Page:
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Workers in the Canada Goose factory on Nov. 8, 2013. The company’s parkas are popular across the country and around the world.Fred Lum/The Globe and Mail

Experts have long assumed that the solution to Canada's decade-long productivity slump is to get companies to innovate and invest more, typically via tax incentives.

But new research, by independent economist Someshwar Rao and Jiang Li of the University of Victoria, suggests it's a much broader problem.

The real productivity killer, they argue, is weak demand for everything that Canada produces.

Fully 93 per cent of the huge drop off of productivity in Canada from 2000 to 2012, compared with the 1990s and 1980s, can be traced directly to a drop in after-inflation GDP growth, according to a study to be published Tuesday in the fall issue of the International Productivity Monitor.

Productivity grew an average of only 0.8 per cent per year from 2000 to 2012, nearly half the rate of earlier decades and well below U.S. gains.

Productivity is regarded as the best barometer of economic health because it drives wages and incomes.

"You can't increase productivity growth unless you address weak demand growth," explained Mr. Rao, a former top economist at the Economic Council of Canada and Industry Canada, and one of the country's leading productivity experts.

"Since we depend on trade so much, we are impacted not just by the slowdown in the domestic market, but also by the demand in our export markets."

In the past decade, exporters have been stung by the surging value of the Canadian dollar as well as the stalled European and U.S. economies.

The bad news for Canada is that it is going to be very tough to improve the country's productivity performance in the years ahead as the global and Canadian economies head into a slow growth environment.

Mr. Rao said productivity growth is likely to remain below 1 per cent a year for the foreseeable future.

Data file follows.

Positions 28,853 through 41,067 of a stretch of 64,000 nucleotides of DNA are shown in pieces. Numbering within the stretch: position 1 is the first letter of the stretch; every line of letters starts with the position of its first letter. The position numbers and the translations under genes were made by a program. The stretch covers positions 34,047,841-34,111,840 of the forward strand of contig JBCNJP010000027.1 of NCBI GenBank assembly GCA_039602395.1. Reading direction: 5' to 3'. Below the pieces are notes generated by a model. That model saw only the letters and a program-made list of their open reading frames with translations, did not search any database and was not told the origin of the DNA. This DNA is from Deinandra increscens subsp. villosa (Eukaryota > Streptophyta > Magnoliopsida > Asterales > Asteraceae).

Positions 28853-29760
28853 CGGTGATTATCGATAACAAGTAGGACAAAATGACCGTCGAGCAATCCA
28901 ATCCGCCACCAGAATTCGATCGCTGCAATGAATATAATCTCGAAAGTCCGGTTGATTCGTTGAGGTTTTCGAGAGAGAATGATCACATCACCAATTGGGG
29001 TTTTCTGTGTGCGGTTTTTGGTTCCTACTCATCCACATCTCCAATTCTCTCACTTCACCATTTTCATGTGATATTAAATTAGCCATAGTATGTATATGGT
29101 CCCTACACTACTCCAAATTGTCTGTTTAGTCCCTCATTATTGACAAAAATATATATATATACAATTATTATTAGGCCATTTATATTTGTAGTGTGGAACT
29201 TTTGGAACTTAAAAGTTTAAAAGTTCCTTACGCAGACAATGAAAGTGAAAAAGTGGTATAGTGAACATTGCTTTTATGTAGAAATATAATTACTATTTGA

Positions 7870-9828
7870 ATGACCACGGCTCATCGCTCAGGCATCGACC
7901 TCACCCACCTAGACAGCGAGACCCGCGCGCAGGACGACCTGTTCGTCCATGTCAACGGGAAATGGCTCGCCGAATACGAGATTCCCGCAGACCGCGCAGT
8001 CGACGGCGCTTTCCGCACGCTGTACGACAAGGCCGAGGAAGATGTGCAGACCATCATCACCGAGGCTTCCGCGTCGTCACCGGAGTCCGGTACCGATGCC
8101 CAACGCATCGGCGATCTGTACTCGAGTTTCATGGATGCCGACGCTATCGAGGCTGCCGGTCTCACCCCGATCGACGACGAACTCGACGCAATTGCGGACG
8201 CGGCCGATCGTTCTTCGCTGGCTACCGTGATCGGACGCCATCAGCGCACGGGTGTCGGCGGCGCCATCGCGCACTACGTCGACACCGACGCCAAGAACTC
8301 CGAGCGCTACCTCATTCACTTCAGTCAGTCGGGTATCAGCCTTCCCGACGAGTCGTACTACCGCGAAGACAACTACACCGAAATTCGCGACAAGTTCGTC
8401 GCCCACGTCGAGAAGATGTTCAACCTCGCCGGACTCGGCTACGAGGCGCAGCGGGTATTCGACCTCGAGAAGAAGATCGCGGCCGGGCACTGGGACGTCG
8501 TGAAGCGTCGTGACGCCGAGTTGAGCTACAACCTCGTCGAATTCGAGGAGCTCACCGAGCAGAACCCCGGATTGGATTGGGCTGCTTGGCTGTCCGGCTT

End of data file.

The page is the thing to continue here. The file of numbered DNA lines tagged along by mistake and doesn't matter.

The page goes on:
That's because the economies of Canada's key export markets are sluggish, including, the United States, Europe, Japan and East Asia.

That means weak incomes for workers, depressed government tax revenues, and less money for social programs, the study concluded.

There are the key policy lessons from the research, according to Mr. Rao. One is to make sure governments do not move too radically to reduce debts and deficits because that could hit growth, which in turn will kill productivity growth.

Second, Canada should diversify its export markets to large and fast-growing economies, such as China, India, Brazil, Indonesia and South Africa.

And finally, Mr. Rao said governments should drive demand by focusing on productivity-enhancing investments, including roads, buildings and telecommunications infrastructure.

The whole demand-side of the productivity conundrum has been overlooked for too long, said Andrew Sharpe, executive director of the Ottawa-based Centre for the Study of Living Standards, which publishes the International Productivity Monitor

"It's a very important part of the story that's been neglected in the productivity debate, because we are always focused on supply side – R&D, investment in information technology and such. That's important, but if you don't have the demand to realize that potential, then everything you do on the supply side won't have the full impact," he said.

The bottom line is that Canada needs a buoyant economy before it can invest in new equipment, technology, human capital and innovation, according to Mr. Sharpe.

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